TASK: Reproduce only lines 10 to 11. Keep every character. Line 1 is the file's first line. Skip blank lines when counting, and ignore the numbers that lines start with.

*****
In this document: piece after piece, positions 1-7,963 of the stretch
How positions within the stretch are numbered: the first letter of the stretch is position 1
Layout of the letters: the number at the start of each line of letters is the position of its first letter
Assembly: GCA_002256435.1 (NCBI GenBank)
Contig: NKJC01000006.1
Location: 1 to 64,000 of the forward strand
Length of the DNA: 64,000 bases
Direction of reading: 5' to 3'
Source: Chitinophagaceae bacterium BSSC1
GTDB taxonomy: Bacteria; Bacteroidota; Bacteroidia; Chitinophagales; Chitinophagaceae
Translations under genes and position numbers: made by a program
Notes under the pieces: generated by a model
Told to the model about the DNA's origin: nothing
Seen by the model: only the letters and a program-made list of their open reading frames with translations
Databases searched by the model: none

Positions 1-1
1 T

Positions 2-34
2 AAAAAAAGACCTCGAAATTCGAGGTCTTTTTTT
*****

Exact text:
GTDB taxonomy: Bacteria; Bacteroidota; Bacteroidia; Chitinophagales; Chitinophagaceae
Translations under genes and position numbers: made by a program